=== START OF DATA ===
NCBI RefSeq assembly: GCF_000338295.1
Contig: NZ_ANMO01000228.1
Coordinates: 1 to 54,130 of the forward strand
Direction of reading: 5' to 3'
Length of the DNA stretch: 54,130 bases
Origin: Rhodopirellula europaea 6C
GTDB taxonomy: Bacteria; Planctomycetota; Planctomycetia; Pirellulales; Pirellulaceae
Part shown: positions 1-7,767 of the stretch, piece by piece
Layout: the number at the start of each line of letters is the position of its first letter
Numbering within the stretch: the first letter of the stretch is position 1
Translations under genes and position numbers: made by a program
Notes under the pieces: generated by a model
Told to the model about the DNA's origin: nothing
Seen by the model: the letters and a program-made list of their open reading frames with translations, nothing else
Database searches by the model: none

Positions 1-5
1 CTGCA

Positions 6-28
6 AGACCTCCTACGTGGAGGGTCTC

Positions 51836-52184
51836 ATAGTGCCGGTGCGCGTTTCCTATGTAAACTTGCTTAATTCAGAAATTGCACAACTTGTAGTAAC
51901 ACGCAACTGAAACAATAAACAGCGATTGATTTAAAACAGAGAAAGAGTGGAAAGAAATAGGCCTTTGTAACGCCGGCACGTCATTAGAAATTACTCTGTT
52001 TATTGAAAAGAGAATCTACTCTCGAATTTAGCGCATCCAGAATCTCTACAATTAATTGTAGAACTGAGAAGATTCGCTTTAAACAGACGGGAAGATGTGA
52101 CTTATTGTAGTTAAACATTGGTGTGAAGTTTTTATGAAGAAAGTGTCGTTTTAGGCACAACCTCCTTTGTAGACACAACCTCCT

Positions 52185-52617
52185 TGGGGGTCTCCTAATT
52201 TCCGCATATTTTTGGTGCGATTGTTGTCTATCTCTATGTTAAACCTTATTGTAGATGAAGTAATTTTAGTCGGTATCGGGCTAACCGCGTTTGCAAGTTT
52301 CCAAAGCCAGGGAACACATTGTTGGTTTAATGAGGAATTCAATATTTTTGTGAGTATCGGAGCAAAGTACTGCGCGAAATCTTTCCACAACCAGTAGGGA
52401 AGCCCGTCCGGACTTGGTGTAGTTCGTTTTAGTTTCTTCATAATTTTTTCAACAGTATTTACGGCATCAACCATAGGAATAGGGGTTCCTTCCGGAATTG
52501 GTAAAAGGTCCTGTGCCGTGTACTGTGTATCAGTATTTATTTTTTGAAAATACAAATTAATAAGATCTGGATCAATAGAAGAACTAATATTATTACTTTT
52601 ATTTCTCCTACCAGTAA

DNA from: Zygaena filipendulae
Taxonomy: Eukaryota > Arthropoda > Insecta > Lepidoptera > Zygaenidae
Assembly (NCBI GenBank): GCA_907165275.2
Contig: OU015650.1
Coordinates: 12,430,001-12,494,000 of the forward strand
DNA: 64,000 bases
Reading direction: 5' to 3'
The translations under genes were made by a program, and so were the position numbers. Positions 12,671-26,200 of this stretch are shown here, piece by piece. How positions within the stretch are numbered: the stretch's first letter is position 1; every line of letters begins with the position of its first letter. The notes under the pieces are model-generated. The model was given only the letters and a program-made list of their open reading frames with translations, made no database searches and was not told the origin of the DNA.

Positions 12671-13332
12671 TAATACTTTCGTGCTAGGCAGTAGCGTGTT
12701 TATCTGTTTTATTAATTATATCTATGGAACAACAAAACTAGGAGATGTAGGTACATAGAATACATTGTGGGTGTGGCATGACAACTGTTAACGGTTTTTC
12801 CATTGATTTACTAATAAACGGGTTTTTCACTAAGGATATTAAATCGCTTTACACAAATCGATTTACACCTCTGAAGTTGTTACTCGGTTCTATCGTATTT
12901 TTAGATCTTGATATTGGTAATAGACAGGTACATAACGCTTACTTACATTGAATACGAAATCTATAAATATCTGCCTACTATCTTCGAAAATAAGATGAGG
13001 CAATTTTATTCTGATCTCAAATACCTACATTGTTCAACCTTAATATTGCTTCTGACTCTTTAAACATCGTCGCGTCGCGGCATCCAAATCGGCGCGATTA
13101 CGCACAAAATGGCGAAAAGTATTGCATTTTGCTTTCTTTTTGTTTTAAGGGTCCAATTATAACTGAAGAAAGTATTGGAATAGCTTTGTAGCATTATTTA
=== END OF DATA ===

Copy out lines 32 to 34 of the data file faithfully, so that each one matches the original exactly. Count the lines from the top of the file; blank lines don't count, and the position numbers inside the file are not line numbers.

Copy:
DNA from: Zygaena filipendulae
Taxonomy: Eukaryota > Arthropoda > Insecta > Lepidoptera > Zygaenidae
Assembly (NCBI GenBank): GCA_907165275.2